The struggling musicians who need the Civil Rights for Musicians Act don't want a handout from Cathy Hughes or Clear Channel or the National Association of Broadcasters, which is the mouthpiece of big -- largely white -- corporate radio. They just want to be paid for their work. This legislation would make sure that these artists are directly compensated, not the recording executives who may have stolen from them much as Ms. Hughes and Radio One steals from them now.

I am proud of my support for the Civil Rights for Musicians Act, even if it means suffering though the tirades of Ms. Hughes. I hope she understands that the struggle to pass the Civil Rights for Musicians Act isn't about us any more than Rosa Parks bravery was about getting a better seat on the bus.

Better women than Ms. Hughes have spent a lifetime toiling to ensure equal rights and economic opportunity for black Americans. There is nothing "stupid" about insisting that African American workers are paid for their labor. The Civil Rights for Musicians Act is about economic justice for African American artists. It's about what's right. And it's about time.


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Anonymous said...

This is a very good article. I'm glad Dionne wrote this letter. I'm soo SICK of hearing Cathy Hughes whining on the radio about this bill. It needs to be passed. And the way she pronouces the word "radio" makes me ill! Musicians should be compensated for their music being played, it makes sense. I could care less baout her losing money. it's like asking a band to play for free at your wedding...not logical.

Anonymous said...

This is a very bad bill. The artists need radio to blow them up. Otherwise, they would be nobodies. This bill would send most of the money the stations would have to pay to the record companies and not the artists.

Dionne and other artists that support the bill should go after the record labels for the shoddy contracts they signed, including royalties.

Business Woman said...

This is a double edged sword on the one hand, yes musicians should most certainly be compensated for their work. On the other hand when radio stations play the recordings this could be considered as advertising. Radio is still the most popular venue for listeners/consumers to hear new music...And yes it is the selection of Artist that attracts the audience who then purchase the music.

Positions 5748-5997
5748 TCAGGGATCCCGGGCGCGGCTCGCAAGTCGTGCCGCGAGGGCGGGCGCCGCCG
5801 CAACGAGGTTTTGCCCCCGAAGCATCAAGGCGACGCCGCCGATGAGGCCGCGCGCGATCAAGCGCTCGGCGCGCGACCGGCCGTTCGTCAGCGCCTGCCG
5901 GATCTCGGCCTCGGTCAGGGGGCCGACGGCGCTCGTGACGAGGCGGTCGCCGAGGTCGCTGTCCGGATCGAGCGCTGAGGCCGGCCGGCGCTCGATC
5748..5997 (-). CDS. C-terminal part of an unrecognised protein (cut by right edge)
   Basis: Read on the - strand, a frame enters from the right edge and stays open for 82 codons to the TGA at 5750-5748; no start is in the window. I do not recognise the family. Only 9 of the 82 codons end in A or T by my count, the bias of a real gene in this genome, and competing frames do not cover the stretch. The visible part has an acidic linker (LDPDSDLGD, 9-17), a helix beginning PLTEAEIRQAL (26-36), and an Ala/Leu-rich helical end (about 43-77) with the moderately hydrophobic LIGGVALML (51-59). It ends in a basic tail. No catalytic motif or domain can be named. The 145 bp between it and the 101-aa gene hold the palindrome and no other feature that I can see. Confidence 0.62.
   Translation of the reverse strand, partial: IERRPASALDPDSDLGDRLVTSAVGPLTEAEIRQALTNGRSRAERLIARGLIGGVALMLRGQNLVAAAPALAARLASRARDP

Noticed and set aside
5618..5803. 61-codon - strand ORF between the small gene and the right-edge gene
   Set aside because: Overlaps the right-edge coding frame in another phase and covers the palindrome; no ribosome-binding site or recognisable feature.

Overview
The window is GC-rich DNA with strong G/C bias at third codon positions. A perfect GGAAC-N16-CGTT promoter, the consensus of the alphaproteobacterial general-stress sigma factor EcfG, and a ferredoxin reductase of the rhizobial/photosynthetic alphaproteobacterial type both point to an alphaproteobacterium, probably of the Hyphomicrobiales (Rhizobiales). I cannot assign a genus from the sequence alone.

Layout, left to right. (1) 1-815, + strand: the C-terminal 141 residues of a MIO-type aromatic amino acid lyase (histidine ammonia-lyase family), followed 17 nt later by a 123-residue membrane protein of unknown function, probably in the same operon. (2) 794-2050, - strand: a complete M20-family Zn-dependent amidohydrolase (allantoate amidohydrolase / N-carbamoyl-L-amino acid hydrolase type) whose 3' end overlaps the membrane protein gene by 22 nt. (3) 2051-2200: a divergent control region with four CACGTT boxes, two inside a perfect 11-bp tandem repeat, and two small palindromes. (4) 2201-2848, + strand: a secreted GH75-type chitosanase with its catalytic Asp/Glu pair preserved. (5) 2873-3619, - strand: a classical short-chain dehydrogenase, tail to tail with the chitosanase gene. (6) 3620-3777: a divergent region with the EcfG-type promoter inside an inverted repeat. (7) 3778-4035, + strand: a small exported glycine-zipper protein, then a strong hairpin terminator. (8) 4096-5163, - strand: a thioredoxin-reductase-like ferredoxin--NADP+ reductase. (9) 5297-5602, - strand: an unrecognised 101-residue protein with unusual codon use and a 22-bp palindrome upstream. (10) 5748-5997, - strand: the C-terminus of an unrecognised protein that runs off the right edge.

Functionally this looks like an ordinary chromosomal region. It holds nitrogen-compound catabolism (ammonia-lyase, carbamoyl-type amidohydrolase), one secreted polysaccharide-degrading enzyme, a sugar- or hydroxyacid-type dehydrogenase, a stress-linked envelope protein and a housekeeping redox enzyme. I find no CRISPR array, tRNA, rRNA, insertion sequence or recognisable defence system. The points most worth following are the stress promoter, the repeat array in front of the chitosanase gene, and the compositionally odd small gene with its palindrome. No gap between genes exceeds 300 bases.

While I have and continue to be a fan of the honorable Congressman John Conyers I believe his battle's time has passed and his solution misses the mark. With the Internet and the variety of options it poses radio stations as we know them will soon be obsolete and Mr. Conyers argument becomes a mute point as Artist will be able to align with whomever they desire in addition to having the capability to webcast their own music. New Artist are producing their own CDs and hosting and marketing themselves as their own brand drastically changing the landscape of the way business is done. The old way of doing business is out. This is a new day and Congressman Conyers, Dionne Warwick and Kathy Hughes all need to be paying attention if they want to continue to get paid.

As a business person I have to pay to advertise my products and services on the radio and yes music is one of the reasons that I listen, but more often than not it is the demographics that I pay attention to as an advertiser. Moreover, it is the content of Public Radio that I find most attractive and rewarding.

Considering the fact that most Artists’ music is played multiple times a day and most radio stations sponsor several live performances every year featuring their most popular Artist I'm not sure where the complaint is unless your brand of music isn't that popular and the infrequent plays are not generating sales of your songs nor invitations to perform. Now that's the individual Artist's concern. But more importantly: To Internet or not to Internet? That is the question.